2. I REALLY wish they would change the warning system. I have said it before and I'll say it again. It used to be when there was a tornado WARNING, that meant a tornado was on the ground, or at least a funnel had been spotted. Now there are many warnings where nothing actually touches the ground. I believe this leads to the complacency which we see. "Oh, another warning with no tornado. I'll wait until I see it myself." I think a 3rd level would be better. Watch, (something here), and warning, with (something here) being the precursor to a warning, with warning meaning TAKE COVER IMMEDIATELY.

just a thought
The problem with #2 is there isn't always someone to spot these tornadoes making landfall. So, while I agree with what you're saying, idk if its really a practical/realistic solution.

On another note, I support the funding and the addition of new radars. While I am not too confident it will drastically decrease tornado related deaths, (since there will always be people who ignore the warnings for whatever reason) improved forecasting will help reduce tornado related deaths to an extent. That extent-no matter how small-is entirely worth the funding imo.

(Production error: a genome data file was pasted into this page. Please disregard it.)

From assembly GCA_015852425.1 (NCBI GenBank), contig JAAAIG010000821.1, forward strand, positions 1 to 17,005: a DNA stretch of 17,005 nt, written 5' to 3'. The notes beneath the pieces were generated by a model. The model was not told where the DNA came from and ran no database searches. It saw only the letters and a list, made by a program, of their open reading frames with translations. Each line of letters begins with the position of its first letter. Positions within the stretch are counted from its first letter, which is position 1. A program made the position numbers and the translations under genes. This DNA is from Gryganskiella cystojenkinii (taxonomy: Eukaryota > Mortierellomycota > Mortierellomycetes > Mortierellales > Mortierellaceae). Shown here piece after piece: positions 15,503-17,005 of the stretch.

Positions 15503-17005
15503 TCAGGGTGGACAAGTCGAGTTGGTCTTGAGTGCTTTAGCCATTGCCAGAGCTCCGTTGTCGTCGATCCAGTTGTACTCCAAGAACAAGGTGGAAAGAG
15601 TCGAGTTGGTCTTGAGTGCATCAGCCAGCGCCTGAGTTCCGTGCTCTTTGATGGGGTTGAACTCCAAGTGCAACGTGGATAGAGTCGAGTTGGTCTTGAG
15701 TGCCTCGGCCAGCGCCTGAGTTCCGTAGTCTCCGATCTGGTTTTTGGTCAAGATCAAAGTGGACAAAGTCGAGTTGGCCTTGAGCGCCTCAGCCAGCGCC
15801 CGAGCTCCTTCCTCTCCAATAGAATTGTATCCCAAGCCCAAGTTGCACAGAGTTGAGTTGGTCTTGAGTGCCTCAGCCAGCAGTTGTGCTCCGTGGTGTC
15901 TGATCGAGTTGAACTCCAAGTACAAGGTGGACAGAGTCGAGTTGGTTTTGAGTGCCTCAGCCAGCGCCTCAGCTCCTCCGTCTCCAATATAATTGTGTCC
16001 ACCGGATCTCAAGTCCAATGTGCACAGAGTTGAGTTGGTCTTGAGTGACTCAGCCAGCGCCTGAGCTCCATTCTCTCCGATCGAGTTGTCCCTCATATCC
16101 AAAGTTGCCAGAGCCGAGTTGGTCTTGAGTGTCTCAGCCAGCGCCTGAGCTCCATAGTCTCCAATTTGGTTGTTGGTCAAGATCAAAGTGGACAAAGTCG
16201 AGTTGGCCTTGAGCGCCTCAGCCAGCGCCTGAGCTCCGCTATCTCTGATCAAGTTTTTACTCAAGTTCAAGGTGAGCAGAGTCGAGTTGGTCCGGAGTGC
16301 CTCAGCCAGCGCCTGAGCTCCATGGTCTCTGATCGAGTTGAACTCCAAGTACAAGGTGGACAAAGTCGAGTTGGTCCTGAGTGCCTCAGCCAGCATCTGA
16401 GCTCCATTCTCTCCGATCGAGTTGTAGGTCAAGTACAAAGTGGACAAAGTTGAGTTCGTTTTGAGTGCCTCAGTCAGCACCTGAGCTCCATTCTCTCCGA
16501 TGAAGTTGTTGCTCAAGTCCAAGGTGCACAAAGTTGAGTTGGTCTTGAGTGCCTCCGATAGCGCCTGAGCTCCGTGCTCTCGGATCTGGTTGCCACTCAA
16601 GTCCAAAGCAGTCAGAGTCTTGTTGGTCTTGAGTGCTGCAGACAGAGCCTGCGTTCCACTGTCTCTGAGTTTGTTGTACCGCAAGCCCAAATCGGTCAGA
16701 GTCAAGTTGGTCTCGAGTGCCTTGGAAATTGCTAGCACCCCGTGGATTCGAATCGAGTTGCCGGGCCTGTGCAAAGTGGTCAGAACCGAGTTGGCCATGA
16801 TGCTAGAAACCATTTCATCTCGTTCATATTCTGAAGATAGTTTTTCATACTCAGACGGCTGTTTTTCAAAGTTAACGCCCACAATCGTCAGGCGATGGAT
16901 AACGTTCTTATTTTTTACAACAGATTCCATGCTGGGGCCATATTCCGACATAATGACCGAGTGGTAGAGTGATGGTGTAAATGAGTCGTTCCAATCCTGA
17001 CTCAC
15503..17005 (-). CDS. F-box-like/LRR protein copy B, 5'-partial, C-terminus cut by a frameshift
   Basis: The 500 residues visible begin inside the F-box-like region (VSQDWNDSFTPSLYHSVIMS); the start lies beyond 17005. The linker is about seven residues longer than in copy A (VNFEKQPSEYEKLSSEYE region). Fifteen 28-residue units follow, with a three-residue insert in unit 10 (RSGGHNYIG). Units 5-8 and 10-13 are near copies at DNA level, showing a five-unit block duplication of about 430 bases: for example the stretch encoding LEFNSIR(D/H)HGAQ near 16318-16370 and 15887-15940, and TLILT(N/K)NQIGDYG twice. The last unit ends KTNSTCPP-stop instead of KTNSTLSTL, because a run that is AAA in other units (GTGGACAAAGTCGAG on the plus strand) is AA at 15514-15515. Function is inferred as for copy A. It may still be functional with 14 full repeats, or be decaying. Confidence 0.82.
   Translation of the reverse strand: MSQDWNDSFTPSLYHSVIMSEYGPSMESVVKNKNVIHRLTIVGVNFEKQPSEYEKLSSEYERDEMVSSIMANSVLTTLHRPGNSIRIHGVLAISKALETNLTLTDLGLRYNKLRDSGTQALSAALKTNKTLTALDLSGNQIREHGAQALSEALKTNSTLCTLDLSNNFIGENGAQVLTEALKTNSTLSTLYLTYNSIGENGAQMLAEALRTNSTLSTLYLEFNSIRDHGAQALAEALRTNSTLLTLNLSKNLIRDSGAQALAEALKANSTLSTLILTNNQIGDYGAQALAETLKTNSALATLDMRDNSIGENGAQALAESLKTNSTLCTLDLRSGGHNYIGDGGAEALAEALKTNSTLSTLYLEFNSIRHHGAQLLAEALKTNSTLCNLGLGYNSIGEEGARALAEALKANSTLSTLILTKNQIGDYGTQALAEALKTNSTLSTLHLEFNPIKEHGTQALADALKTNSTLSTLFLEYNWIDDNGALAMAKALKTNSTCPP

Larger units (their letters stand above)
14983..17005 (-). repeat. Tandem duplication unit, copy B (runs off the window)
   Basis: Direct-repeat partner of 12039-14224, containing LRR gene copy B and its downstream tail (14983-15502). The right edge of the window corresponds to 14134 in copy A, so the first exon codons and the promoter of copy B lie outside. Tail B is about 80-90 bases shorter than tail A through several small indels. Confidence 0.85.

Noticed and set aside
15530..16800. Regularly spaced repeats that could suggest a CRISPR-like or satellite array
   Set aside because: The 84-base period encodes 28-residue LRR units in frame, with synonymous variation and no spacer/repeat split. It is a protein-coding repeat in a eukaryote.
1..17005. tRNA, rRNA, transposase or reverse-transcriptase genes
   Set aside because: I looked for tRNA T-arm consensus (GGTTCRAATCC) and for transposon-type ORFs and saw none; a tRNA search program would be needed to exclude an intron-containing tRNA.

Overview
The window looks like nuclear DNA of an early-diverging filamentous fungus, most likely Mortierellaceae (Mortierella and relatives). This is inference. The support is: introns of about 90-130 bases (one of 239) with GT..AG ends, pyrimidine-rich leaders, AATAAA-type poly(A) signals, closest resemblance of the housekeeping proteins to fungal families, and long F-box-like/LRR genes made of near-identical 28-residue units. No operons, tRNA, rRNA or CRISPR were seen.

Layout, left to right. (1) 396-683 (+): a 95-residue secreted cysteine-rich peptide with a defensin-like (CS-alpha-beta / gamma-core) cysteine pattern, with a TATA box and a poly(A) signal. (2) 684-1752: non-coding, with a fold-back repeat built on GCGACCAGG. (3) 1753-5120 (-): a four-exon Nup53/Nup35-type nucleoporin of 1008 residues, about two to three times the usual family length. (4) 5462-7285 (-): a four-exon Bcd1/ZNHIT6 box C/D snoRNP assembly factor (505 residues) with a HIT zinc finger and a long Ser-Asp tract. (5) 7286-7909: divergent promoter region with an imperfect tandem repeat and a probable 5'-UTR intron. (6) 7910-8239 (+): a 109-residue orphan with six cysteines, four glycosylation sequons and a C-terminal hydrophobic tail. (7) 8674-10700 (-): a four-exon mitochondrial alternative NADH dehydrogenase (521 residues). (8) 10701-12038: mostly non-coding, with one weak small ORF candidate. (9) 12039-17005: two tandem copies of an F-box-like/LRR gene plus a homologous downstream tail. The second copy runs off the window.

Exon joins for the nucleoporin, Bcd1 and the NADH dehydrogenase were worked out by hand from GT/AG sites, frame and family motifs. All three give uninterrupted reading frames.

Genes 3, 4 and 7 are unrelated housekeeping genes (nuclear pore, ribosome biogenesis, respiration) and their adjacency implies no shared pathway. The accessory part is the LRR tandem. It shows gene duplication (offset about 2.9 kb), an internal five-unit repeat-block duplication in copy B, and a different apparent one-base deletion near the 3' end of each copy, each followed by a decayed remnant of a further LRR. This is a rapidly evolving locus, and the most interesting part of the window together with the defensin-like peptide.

Additionally, newer radar would allow for the advancement of meteorology as a science, which i am all for
Member Since: August 24, 2010 Posts: 19 Comments: 4358
hmmmm...

MARINE WEATHER DISCUSSION
NWS NATIONAL HURRICANE CENTER MIAMI FL
235 AM EDT SAT MAY 28 2011

MARINE WEATHER DISCUSSION FOR THE GULF OF MEXICO...CARIBBEAN SEA
AND TROPICAL N ATLC...AND SOUTHWEST NORTH ATLC S OF 31N W OF 55W.

GULF OF MEXICO...
A SURFACE RIDGE EXTENDS E-W ACROSS THE NORTHERN GULF ALONG 27N.
BUOYS OVER THE NW GULF INDICATE THAT SE RETURN FLOW IS STARTING
TO INCREASE TO 15 TO 20 KT...BETWEEN THE SURFACE RIDGE AND LOW
PRES DEVELOPING OVER THE SOUTHERN PLAINS. LIGHT TO MODERATE FLOW
PERSISTS ACROSS THE REMAINDER OF THE GULF PRESENTLY. WINDS
ACROSS THE WESTERN GULF WILL INCREASE THROUGH LATE TODAY AS THE
RIDGE BUILDS OVER THE SE UNITED STATES. E TO SE WINDS WILL
INCREASE INTO EARLY NEXT WEEK THROUGHOUT THE GULF IN RESPONSE TO
LOWERING PRES OVER THE WESTERN CARIBBEAN. WINDS WILL SHIFT MORE
NE BY MID WEEK AS AN AREA OF LOW PRES IN THE FAR SW CARIBBEAN
SHIFTS INTO THE N CENTRAL CARIBBEAN.
THE INCREASING FETCH AND
DURATION OF THE FRESH E TO SE FLOW WILL ALLOW SEAS TO BUILD TO 8
FT IN THE FAR WESTERN GULF BY MON...ALTHOUGH THIS WILL SUBSIDE